- Confirm that you will be careful if the warning prompt is displayed.
- Search for dom.flyweb.enabled.
- Make sure the preference is set to false.
The preference does not seem to change the status of FlyWeb currently. If you disable the feature and check about:support, you will still see it listed as enabled.
To get rid of it completely right now, you may delete the add-on on the local hard drive. Note that it may come back at a later point in time when Firefox updates.
- Go to the Firefox installation directory on your computer, e.g. C:\Program Files (x86)\Nightly\browser\features on Windows 32-bit.
- Locate [email protected]
- I suggest you back up the add-on first.
- Select the add-on and delete it.
Additional information is provided on Mozilla's Wiki, and the main FlyWeb tracking bug.
Well, it’s annoying to see, that Mozilla is putting more and more crap into Firefox, which users can get rid of backstage only. Firefox – the Bloatware-Browser? Yes, in the end, it will be! :(
Would be f*n nice if they would ask first if user wants (despite of fact its in Nightly) it but it seems that being a “corporation” requires certain image to follow.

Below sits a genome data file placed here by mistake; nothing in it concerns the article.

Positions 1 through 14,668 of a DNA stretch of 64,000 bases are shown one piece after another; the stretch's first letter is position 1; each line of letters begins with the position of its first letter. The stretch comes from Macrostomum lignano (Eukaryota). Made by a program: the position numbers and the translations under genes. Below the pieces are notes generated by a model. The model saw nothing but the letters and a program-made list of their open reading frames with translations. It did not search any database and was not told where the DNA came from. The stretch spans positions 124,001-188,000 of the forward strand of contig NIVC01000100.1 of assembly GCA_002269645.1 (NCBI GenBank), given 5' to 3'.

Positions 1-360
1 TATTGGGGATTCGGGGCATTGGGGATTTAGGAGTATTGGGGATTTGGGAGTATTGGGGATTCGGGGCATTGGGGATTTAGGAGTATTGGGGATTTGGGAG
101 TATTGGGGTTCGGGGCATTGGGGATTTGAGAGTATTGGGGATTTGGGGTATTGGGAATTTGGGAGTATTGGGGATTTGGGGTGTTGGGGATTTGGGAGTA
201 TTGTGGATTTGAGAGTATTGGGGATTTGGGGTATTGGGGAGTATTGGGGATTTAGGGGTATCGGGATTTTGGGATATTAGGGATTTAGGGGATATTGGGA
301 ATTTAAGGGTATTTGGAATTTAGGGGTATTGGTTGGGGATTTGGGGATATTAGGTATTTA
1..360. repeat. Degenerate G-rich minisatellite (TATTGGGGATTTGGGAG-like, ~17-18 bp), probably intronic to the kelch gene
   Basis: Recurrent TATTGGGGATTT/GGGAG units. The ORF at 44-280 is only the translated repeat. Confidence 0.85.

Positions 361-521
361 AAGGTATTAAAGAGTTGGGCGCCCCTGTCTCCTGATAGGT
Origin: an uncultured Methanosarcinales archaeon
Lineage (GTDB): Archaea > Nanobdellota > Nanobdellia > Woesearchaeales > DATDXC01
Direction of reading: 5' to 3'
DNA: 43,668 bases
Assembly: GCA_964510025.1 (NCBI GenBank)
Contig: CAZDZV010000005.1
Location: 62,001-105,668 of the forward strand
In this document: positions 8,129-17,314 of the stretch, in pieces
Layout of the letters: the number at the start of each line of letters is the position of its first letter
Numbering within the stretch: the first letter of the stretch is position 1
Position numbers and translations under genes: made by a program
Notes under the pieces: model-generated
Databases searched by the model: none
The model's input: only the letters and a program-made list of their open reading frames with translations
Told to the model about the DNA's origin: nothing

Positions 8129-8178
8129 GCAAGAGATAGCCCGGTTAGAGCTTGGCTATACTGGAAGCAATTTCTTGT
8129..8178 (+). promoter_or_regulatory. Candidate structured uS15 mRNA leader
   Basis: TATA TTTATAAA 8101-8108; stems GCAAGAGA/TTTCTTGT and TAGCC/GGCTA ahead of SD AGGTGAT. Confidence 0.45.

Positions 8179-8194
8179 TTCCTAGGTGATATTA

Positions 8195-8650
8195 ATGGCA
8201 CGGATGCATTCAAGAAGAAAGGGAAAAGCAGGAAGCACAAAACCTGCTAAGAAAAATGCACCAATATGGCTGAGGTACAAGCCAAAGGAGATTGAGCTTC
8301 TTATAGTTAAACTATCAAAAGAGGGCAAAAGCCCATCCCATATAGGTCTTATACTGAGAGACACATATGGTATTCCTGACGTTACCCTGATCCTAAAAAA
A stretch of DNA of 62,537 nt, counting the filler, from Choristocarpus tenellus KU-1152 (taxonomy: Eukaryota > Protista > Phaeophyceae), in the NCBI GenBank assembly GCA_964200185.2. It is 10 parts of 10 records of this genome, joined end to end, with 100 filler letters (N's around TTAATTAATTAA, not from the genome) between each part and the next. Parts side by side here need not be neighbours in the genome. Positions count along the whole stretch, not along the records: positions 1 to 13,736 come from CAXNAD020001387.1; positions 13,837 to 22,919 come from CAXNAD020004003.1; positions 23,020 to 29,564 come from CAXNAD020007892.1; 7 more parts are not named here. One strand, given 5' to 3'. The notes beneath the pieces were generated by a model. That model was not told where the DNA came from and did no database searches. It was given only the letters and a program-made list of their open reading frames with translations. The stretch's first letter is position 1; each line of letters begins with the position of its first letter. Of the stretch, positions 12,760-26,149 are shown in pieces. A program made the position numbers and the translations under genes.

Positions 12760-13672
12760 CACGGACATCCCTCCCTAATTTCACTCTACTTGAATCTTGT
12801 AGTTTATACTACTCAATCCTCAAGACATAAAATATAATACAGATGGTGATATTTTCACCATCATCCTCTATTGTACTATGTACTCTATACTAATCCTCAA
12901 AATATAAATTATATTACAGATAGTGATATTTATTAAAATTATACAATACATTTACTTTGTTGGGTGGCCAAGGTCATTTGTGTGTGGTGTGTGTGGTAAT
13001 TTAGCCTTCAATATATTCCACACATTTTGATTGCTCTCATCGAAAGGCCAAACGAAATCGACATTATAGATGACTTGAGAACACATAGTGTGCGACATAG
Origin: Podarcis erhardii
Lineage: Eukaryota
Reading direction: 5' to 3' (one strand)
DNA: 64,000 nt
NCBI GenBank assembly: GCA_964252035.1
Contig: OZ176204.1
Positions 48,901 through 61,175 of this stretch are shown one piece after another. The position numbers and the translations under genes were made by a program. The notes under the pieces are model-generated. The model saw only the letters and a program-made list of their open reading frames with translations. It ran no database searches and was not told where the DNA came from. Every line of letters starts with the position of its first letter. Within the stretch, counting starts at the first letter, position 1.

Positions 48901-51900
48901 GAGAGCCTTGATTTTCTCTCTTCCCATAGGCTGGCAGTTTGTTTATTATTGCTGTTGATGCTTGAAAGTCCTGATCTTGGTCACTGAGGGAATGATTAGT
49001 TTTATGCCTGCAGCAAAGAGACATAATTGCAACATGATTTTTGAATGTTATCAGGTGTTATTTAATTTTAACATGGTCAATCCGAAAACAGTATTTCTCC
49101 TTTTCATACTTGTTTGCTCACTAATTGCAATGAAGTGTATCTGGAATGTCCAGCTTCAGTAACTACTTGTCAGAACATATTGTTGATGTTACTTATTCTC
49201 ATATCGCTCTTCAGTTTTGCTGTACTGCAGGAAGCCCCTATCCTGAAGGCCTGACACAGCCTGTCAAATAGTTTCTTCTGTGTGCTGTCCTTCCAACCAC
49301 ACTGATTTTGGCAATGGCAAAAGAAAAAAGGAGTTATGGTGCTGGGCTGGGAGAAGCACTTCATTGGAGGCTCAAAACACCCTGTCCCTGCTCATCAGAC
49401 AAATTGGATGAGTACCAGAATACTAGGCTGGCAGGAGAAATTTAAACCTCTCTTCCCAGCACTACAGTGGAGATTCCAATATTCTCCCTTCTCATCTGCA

Martin, there is a better way for disable the system add-ons:
> about:performance > Performance of Add-ons > show all.
From the list is easy disable the system add-ons and in addition is possible understand which extension slow down Firefox..
The approach I would choose is this:
1) Yes, visit about:config and set dom.flyweb.enabled=false and, additionally
1a) carefully edit the json string stored in the prefkey named “extensions.xpiState” to remove the reference to flyweb (need to lookup the GUID string for its xpi, I don’t know it offhand)
2) exit firefox, browse to the installed directory and rename or delete the flyweb xpi file
Failure to remove the reference within extensions.xpiState prefkey may lead to delayed startup and/or silent reinstallation of the component during updates.
(replying to self because edit window expired)
Creepy, or simply an additional potential vulnerability vector to worry about, I’m thrilled that mozilla is shipping these “system addons” (pocket, reader, flyweb) as external components rather than hiding them within the integral firefox codebase.
I would say that I am moderately Internet Savvy BUT (using common sense) this whole flyweb seems to be another way where one’s privacy can be compromised. To me the system seems to be Too open for intrusion by hackers!
Anyway, having said that, My favorite browser is STILL Firefox!
Another way is to use “Simple Add-on Manager” add-on. You can enable/disable add-ons including system add-ons.